Leif Podhajsky, Artist “I start with an idea which I either sketch, write down or preserve in my head, then begin an extensive search for images, photos, cut-outs, textures anything which I think may help form the idea. I have a large image library to draw from and am forever adding to it.”
Major Lazer – Get Free
Major Lazer is a fictional ‘80s cartoon character, and the face of producer Diplo’s dancehall/reggae project, Major Lazer. The distinct albumart style runs through all of their releases, and is especialy eye-catching on the Get Free EP, Major Lazer’s first 2012 release.
Diplo, Producer “The whole concept was based on 1980s Jamaican dancehall artwork; ‘80s dancehall was fun. I remember taking a bunch of words, like laser and general, just cheesy words that you would find in a dancehall name generator. And the two words that were first were "major" and "lazer.", and I was like, “Let’s call this guy Major Lazer.”
DVA – Pretty Ugly
London artist Optigram designed the cover for DVA’s debut album on the respected Hyperdub label. He says it’s an attempt to ‘graphically interpret synaesthesia’ – a neurological condition that joins together senses that are normally experienced separately.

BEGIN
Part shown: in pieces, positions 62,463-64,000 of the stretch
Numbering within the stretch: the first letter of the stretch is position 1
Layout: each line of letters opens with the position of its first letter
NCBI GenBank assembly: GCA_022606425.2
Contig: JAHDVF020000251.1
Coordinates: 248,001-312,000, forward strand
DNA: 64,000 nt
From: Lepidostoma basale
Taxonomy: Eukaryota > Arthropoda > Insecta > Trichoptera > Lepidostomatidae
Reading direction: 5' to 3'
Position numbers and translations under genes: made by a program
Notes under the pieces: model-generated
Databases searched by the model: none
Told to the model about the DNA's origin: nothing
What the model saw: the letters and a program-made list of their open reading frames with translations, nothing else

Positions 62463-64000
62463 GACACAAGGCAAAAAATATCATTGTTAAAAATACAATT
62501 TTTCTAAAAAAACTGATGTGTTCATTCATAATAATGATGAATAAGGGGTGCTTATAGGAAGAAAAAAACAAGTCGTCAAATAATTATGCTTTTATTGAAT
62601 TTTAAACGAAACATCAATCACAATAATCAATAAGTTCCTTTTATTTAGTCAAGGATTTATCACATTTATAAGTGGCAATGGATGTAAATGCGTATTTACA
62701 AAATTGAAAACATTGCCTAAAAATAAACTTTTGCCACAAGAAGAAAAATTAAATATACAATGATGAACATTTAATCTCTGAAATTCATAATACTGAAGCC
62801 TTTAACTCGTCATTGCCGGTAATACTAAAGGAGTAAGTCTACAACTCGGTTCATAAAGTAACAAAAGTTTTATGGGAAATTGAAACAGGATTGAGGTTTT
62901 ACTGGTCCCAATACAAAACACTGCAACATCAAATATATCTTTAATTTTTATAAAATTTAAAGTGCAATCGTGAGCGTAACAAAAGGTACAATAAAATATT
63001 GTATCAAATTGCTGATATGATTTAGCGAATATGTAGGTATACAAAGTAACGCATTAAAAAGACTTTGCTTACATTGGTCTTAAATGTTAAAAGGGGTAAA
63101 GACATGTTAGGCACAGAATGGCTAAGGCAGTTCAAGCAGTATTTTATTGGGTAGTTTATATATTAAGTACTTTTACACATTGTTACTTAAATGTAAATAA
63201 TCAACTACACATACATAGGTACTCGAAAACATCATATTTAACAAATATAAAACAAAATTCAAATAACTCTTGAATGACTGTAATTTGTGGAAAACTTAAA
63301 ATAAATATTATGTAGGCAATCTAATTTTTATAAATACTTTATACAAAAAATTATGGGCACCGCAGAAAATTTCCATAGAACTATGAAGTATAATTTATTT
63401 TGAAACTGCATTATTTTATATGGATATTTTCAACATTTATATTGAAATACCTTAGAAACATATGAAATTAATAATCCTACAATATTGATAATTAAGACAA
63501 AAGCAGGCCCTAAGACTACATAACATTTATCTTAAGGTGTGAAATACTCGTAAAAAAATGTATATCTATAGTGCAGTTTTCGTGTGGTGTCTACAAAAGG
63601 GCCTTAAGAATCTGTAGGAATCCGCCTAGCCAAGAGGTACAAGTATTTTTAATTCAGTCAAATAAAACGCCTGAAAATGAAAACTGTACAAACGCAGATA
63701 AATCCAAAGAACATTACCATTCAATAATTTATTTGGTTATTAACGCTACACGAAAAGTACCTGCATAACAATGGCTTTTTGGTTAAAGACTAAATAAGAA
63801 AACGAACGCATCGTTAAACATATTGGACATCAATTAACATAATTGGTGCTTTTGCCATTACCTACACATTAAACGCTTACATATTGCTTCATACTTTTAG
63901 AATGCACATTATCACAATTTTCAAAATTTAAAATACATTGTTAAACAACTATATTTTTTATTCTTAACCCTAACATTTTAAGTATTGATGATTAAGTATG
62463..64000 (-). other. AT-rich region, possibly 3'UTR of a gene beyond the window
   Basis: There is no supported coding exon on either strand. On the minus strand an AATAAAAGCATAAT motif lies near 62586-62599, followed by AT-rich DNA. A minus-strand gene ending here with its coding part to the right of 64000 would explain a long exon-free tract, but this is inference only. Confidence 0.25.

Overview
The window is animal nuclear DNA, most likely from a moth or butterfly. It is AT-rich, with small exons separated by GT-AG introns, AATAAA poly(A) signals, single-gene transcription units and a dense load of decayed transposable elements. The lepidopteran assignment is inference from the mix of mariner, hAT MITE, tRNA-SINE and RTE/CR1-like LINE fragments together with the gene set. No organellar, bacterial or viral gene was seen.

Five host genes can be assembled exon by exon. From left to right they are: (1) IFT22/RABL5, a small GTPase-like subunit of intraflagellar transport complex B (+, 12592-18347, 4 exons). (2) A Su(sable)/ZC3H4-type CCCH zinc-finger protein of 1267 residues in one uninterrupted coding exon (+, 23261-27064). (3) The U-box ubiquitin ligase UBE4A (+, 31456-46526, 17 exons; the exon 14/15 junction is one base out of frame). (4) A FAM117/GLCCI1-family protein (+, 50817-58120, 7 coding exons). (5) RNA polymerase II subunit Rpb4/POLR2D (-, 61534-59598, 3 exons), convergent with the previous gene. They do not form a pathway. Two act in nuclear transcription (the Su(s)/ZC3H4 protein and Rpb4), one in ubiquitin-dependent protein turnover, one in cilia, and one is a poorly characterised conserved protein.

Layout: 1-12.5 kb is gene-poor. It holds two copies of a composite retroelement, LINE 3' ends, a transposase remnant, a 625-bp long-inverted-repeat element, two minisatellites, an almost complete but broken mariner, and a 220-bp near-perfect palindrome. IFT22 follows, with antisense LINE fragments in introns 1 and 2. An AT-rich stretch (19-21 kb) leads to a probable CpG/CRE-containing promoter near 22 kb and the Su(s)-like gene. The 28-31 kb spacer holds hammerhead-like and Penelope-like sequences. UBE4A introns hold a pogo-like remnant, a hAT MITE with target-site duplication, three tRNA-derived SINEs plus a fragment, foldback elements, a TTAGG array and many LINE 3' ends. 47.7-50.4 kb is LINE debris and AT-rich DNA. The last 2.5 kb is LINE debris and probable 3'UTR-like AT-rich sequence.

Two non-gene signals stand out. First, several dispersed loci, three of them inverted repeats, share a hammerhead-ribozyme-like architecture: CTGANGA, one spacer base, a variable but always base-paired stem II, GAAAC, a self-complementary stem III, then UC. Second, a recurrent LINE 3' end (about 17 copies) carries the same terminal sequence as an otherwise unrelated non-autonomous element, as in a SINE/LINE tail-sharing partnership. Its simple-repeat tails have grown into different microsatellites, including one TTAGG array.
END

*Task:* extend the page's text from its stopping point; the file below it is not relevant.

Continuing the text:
Manuel ‘Optigram’ Sepulveda, Artist “There's a lot of freedom in most record sleeve projects to just explore and do what you feel; there's not the usual client considerations/compromises that most other graphic design jobs come with. So the work can be very personal. Even when the artist or label gives you an initial concept it's still fun to interpret their ideas in my own way and those early collaborative discussions can be really helpful.”
Unsane – Wreck
Unsane are a noise rock band from New York whose legacy stretches back to the late ‘80s. They’re known for their gruesome album art, and Wreck continues that fine tradition with a ghoulish blood-dipped hand that’s a perfect entry point for their aggressive music.
Squarepusher – Ufabulum
While touring Ufabulum, avant-garde electronica legend Tom ‘Squarepusher’ Jenkinson programmed a dazzling monochrome LED light show that pulsed and flickered in perfect sync with the music. This minimalist cover recalls the stark visuals of that live show.